— Jeffrey Sachs
Times Higher Education Supplement
Many of these papers are classics that one consults again and again. But [the collection] is more than a convenience: one gains something from reading these essays together.
— Robert Sugden
Read More Show Less

Product Details

  • ISBN-13: 9780674127784
  • Publisher: Harvard University Press
  • Publication date: 9/28/1997
  • Edition description: New Edition
  • Edition number: 1
  • Pages: 480
  • Sales rank: 1,425,606
  • Product dimensions: 6.01 (w) x 9.00 (h) x 1.29 (d)

Meet the Author

Amartya Sen, winner of the 1998 Nobel Prize in Economics, is Lamont University Professor, Harvard University.
Read More Show Less

Table of Contents

Preface

Introduction

Part 1: Choice and Preference

1. Choice Functions and Revealed Preference

2. Behaviour and the Concept to Preference

3. Choice, Orderings and Morality

4. Rational Fools: A Critique of the Behavioural Foundations of Economic Theory

Part 2: Preference Aggregation

5. A Possibility Theorem on Majority Decisions

6. Quasi-transitivity, Rational Choice and Collective Decisions

7. Necessary and Sufficient Conditions for Rational Choice under Majority

8. Decision with P.K. Pattanaik

9. Social Choice Theory: A Re-examination

Part 3: Welfare Comparisons and Social Choice

10. Interpersonal Aggregation and Partial Comparability

11. On Ignorance and Equal Distribution

12. On weights and Measure: Informational Constraints in Social Welfare Analysis

13. Interpersonal Comparisons of Welfare

Part 4: Non-Utility Information

The Impossibility of a Paretian Liberal

14. Liberty, Unanimity and Rights

15. Personal Utilities and Public Judgments: or What's Wrong with Welfare

16. Economics

17. Equality of What

Part 5: Social Measurement

18. Poverty: an ordinal Approach to Measurement

19. Real National Income

20. Ethical Measurement of Inequality: Some Difficulties

21. Description as Choice

Name Index

Subject Index

Read More Show Less

Customer Reviews

Be the first to write a review
( 0 )
Rating Distribution

5 Star

(0)

4 Star

(0)

3 Star

(0)

2 Star

(0)

1 Star

(0)

Your Rating:

Your Name: Create a Pen Name or

Barnes & Noble.com Review Rules

Our reader reviews allow you to share your comments on titles you liked, or didn't, with others. By submitting an online review, you are representing to Barnes & Noble.com that all information contained in your review is original and accurate in all respects, and that the submission of such content by you and the posting of such content by Barnes & Noble.com does not and will not violate the rights of any third party. Please follow the rules below to help ensure that your review can be posted.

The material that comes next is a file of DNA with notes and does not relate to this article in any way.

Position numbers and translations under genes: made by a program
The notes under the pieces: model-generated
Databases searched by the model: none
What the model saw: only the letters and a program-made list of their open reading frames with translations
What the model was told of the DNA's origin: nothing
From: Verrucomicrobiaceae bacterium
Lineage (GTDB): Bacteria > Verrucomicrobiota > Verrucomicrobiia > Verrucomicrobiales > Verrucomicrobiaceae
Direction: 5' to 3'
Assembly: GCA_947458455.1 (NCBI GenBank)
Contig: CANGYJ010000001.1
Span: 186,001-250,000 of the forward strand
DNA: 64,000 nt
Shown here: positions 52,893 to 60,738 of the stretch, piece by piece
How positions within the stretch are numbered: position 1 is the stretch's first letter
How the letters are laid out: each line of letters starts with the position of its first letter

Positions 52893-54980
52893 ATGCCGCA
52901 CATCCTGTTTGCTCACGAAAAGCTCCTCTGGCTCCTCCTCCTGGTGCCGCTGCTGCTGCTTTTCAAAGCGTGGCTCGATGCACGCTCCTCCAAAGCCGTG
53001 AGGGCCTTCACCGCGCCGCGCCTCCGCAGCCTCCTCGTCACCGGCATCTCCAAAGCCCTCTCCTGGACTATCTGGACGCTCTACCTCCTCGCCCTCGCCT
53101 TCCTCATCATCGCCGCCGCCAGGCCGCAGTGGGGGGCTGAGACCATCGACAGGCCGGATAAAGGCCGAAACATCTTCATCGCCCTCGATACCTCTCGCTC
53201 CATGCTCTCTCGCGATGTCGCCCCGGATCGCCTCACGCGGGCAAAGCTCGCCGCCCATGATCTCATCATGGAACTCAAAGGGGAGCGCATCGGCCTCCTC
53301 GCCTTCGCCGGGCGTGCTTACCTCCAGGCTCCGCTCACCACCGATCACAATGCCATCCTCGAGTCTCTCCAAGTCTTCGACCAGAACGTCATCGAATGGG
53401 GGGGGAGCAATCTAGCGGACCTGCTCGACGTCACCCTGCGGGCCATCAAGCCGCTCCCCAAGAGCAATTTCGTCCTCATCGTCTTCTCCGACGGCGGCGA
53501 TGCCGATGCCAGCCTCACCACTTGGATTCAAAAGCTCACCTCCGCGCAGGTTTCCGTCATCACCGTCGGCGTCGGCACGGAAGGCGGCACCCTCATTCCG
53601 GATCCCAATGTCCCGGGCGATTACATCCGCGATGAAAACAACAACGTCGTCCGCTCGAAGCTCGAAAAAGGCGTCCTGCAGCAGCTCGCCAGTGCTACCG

Reviews by Our Customers Under the Age of 13

We highly value and respect everyone's opinion concerning the titles we offer. However, we cannot allow persons under the age of 13 to have accounts at BN.com or to post customer reviews. Please see our Terms of Use for more details.

What to exclude from your review:

Please do not write about reviews, commentary, or information posted on the product page. If you see any errors in the information on the product page, please send us an email.

Reviews should not contain any of the following:

  • - HTML tags, profanity, obscenities, vulgarities, or comments that defame anyone
  • - Time-sensitive information such as tour dates, signings, lectures, etc.
  • - Single-word reviews. Other people will read your review to discover why you liked or didn't like the title. Be descriptive.
  • - Comments focusing on the author or that may ruin the ending for others
  • - Phone numbers, addresses, URLs
  • - Pricing and availability information or alternative ordering information
  • - Advertisements or commercial solicitation

Reminder:

  • - By submitting a review, you grant to Barnes & Noble.com and its sublicensees the royalty-free, perpetual, irrevocable right and license to use the review in accordance with the Barnes & Noble.com Terms of Use.
  • - Barnes & Noble.com reserves the right not to post any review -- particularly those that do not follow the terms and conditions of these Rules. Barnes & Noble.com also reserves the right to remove any review at any time without notice.
  • - See Terms of Use for other conditions and disclaimers.
Search for Products You'd Like to Recommend

Recommend other products that relate to your review. Just search for them below and share!

Create a Pen Name

Your Pen Name is your unique identity on BN.com. It will appear on the reviews you write and other website activities. Your Pen Name cannot be edited, changed or deleted once submitted.

 
Your Pen Name can be any combination of alphanumeric characters (plus - and _), and must be at least two characters long.

Continue Anonymously

    If you find inappropriate content, please report it to Barnes & Noble
    Why is this product inappropriate?
    Comments (optional)